Throughout the life of an IoT project

In general, IoT projects do not happen overnight; their functionalities will have to be gradually enriched and adapted to new, sometimes unsuspected, requests at the origin of the project. Systemic interoperability allows to:

  • Develop the functional scope of the project, thanks to the ease of adding new connected devices and services, which could only have been gradually identified during the operation phase;

  • Select the most suitable suppliers throughout the life of the project, avoiding monopolistic situations among hardware and software vendors;

  • Extend the lifespan of existing infrastructure, allowing the mix of different generations of devices and eliminating forced "upgrades" when they are functionally useless.

The main values associated with interoperability throughout the life of a project are functional agility and budget control (TCO – total cost of ownership).

Impact frame

We summarize as simply as possible the importance of having a comprehensive interoperability solution, based on two fundamental criteria for IoT projects:

  • The expected lifespan for the project: short for tactical projects, experiments, etc.; very long (up to 20 years) for large infrastructure projects (smart meters, utilities, heavy industrial infrastructure, smart cities, etc.).

  • The level of diversity of devices and services connected within the IoT project: low for a narrow functional scope with little subject to change; very important in the case of broad business processes implementing many different sensors and actuators, various applications and services along with a functional definition prone to evolution.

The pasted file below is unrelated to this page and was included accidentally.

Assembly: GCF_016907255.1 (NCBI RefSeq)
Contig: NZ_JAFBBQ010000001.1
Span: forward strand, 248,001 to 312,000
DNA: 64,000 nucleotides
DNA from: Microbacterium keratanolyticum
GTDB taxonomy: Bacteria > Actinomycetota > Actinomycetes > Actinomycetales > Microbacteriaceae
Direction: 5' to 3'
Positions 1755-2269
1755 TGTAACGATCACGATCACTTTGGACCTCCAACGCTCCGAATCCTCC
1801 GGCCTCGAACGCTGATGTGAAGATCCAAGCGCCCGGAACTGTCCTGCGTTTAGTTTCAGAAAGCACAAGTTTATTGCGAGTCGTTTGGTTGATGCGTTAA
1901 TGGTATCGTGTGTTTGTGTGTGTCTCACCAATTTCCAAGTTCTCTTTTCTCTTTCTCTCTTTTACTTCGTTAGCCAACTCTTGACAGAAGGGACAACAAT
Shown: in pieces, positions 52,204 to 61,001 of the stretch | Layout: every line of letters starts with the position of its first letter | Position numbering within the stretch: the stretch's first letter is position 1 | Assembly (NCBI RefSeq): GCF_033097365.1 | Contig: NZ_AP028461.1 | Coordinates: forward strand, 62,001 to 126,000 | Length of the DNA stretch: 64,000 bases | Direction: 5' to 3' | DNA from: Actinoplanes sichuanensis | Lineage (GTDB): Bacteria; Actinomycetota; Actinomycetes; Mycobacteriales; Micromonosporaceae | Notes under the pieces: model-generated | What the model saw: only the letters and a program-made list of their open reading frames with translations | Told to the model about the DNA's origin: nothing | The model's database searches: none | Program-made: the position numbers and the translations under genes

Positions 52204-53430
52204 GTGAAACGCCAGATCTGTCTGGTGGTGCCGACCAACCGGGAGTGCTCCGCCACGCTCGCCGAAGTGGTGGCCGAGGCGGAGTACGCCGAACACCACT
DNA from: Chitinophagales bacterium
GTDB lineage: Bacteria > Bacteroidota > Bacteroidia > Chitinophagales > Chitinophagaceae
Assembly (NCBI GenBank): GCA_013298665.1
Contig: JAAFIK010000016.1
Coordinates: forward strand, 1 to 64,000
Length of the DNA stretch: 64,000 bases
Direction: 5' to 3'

IoT projects with a limited scope, unlikely to evolve and with a fairly short lifespan probably do not require to question their interoperability: they are self-sufficient, and everything else will be unnecessary complication.

On the other hand, IoT projects which are designed to last a long time and whose mission requires the combination of a large number of connected objects and services must, from their definition, consider as essential the implementation of a systemic interoperability solution which will optimize their functional flexibility and give them control over the life cycle.


We tried to draw the attention of IoT decision-makers and project managers to the importance of having a solution guaranteeing interoperability within (and with the periphery) of their projects, according to their objectives.

Interoperability cannot be reduced to the existence of APIs providing accessibility on the different components: you still need to know what to do with it, at what price, with what flexibility and what control throughout the life of the project.

You agree ? Not really okay? Not agree at all ? Do you have past, present or future examples of such projects? Continue the discussion on social networks ( or contact us at contact(at)

[1] by AFUL.

[2] Link to "The Internet of Things: mapping the value beyond the Hype"